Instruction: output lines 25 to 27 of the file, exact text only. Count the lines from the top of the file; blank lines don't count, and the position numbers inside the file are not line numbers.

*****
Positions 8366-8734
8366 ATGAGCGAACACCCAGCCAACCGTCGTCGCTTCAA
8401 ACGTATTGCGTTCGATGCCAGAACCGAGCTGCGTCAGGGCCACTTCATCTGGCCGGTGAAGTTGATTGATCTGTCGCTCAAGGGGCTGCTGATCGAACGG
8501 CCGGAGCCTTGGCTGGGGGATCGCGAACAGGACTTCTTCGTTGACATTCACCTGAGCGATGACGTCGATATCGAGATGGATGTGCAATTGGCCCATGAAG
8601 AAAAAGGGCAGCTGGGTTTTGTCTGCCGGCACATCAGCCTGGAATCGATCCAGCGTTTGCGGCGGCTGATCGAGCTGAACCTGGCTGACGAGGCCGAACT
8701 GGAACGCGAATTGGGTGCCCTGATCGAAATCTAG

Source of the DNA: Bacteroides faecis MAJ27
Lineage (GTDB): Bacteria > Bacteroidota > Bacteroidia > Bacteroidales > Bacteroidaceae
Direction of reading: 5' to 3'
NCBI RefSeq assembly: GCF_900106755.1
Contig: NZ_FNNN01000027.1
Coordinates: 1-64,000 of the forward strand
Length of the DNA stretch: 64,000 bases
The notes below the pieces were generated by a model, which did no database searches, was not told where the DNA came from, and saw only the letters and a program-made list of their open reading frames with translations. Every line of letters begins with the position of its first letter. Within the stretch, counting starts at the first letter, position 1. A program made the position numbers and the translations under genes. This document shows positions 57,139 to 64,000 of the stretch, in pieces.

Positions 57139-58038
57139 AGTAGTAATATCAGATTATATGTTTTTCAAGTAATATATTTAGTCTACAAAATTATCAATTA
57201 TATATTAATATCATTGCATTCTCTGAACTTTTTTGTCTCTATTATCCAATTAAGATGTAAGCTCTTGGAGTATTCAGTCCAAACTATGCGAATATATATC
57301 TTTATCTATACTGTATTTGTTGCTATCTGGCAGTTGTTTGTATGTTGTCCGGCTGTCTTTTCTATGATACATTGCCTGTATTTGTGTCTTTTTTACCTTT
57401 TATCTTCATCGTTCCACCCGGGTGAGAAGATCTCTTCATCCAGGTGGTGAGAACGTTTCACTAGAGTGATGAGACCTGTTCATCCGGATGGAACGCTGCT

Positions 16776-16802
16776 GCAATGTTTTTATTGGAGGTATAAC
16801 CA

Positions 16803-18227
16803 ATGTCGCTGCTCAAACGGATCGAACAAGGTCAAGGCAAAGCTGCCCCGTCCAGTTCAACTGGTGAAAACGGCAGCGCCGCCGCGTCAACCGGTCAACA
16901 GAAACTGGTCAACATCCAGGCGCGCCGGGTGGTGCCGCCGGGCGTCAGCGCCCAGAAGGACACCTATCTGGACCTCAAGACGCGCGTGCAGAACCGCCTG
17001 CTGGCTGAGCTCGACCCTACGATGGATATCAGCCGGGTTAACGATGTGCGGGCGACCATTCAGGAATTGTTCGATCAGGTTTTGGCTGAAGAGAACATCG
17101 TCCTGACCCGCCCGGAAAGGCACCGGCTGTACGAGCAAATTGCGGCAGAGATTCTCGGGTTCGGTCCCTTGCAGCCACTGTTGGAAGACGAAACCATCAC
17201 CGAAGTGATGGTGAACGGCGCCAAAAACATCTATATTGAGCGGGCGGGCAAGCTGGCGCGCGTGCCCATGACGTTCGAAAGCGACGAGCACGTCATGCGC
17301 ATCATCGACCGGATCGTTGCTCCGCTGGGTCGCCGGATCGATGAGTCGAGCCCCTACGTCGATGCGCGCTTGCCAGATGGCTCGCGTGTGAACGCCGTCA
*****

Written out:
16901 GAAACTGGTCAACATCCAGGCGCGCCGGGTGGTGCCGCCGGGCGTCAGCGCCCAGAAGGACACCTATCTGGACCTCAAGACGCGCGTGCAGAACCGCCTG
17001 CTGGCTGAGCTCGACCCTACGATGGATATCAGCCGGGTTAACGATGTGCGGGCGACCATTCAGGAATTGTTCGATCAGGTTTTGGCTGAAGAGAACATCG
17101 TCCTGACCCGCCCGGAAAGGCACCGGCTGTACGAGCAAATTGCGGCAGAGATTCTCGGGTTCGGTCCCTTGCAGCCACTGTTGGAAGACGAAACCATCAC